The aim of the present study is to compare the effect of different steam explosion treatments on crystallinity properties of a pure bleached cellulose. Steam explosion process is composed of two distinct stages: vapocracking and explosive decompression. The treatment intensities is determined by a severity factor, established by a correlation between temperature process and retention time. The results show that steam explosion treatment has an impact on the crystallinity properties of pure cellulose fiber. When the severity factor is below 5.2, an increase of the overall crystallinity of the samples is observed with the treatment intensities. For higher intensities, a significant thermal degradation of cellulose lead to an important change in substrate composition, which lead to a further decrease of cellulose crystallinity [less ▲]

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See detailInfluence of steam explosion on physico-chemical properties and hydrolysis rate of pure cellulose fibers
Jacquet, Nicolas ULg; Vanderghem, Caroline ULg; Danthine, Sabine ULg et al

in Bioresource Technology (2012), 121(221-227),

The aim of the present study is to compare the effect of different steam explosion treatments on physicochemical properties and hydrolysis rate of a pure bleached cellulose. The results showed that ... [more ▼]

The aim of the present study is to compare the effect of different steam explosion treatments on physicochemical properties and hydrolysis rate of a pure bleached cellulose. The results showed that moderate steam explosion treatments (severity factor below 5.2) did not improve the enzymatic hydrolysis rate of the cellulose fibers. The characterization of the obtained samples showed an increase of the cellulose accessibility coupled with an increase of the overall crystallinity of the substrate. In these conditions, the higher accessibility is counterbalanced by the increased crystallinity. Indeed, a greater proportion of the substrat is accessible by only a fraction of the enzymatic complex (exo-glucanases) activities. When the severity factor reached 5.2, a decrease of the cellulose enzymatic hydrolysis rate was observed. In this case, TGA analysis showed an increase of the char level at the end of the pyrolysis which traduced an important thermal degradation of the samples. The thermal degradation of cellulose lead to an important change in substrate composition, which induced a decrease of the cellulose ratio available for hydrolysis and caused a decrease of the hydrolysis yields. [less ▲]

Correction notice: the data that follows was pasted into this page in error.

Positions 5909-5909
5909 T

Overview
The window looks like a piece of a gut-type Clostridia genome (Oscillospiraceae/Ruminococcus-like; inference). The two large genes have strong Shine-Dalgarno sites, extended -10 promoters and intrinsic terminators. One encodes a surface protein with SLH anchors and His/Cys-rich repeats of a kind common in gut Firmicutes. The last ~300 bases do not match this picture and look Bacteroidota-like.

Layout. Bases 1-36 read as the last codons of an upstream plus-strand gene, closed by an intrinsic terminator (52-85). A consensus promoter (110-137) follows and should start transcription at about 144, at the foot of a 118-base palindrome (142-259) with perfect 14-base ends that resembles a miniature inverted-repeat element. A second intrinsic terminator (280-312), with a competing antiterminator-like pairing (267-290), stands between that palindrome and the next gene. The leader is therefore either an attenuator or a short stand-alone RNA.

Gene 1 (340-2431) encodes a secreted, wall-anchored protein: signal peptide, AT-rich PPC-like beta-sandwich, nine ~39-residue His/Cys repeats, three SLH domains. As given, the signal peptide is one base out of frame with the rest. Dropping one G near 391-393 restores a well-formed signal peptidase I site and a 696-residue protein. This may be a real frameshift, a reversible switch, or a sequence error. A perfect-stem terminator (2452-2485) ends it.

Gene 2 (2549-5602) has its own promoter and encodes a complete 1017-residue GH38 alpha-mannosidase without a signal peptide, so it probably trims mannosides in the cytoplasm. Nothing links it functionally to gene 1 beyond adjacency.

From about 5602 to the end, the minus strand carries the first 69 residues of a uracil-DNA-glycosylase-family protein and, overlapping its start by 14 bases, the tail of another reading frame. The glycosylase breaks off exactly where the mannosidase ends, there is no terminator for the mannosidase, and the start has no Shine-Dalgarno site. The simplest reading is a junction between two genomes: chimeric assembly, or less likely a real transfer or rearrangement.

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See detailInfluence of steam explosion on the thermal stability of cellulose fibres
Jacquet, Nicolas ULg; Quievy, Nicolas; Vanderghem, Caroline ULg et al

in Polymer Degradation & Stability (2011), 96

The aim of the present study was to compare the effect of different steam explosion treatments on the thermal degradation of a bleached cellulose. The intensity of a steam explosion treatment, which ... [more ▼]

The aim of the present study was to compare the effect of different steam explosion treatments on the thermal degradation of a bleached cellulose. The intensity of a steam explosion treatment, which allows breakdown of the structural lignocellulosic material was determined by a correlation between time and temperature of the process. Results of this study showed that thermal degradation of cellulose fibres was limited when the severity factor applied was below 4.0. For higher intensities, determination of the degradation products in the water-soluble extract showed an important increase of the 5-hydroxymethyl-furfural concentration with the temperature. When the severity factor reached 5.2., TGA analysis showed that the increase of degradation products was coupled to an increase of the char level meaning a strong degradation of the cellulose. dTGA behaviour also showed that thermal stability of the steam explosion samples decreased with the intensity of the treatment. To conclude, a theoretical diagram predicting the degradation of the cellulose during the steam explosion treatment was established. [less ▲]

Detailed reference viewed: 133 (41 ULg)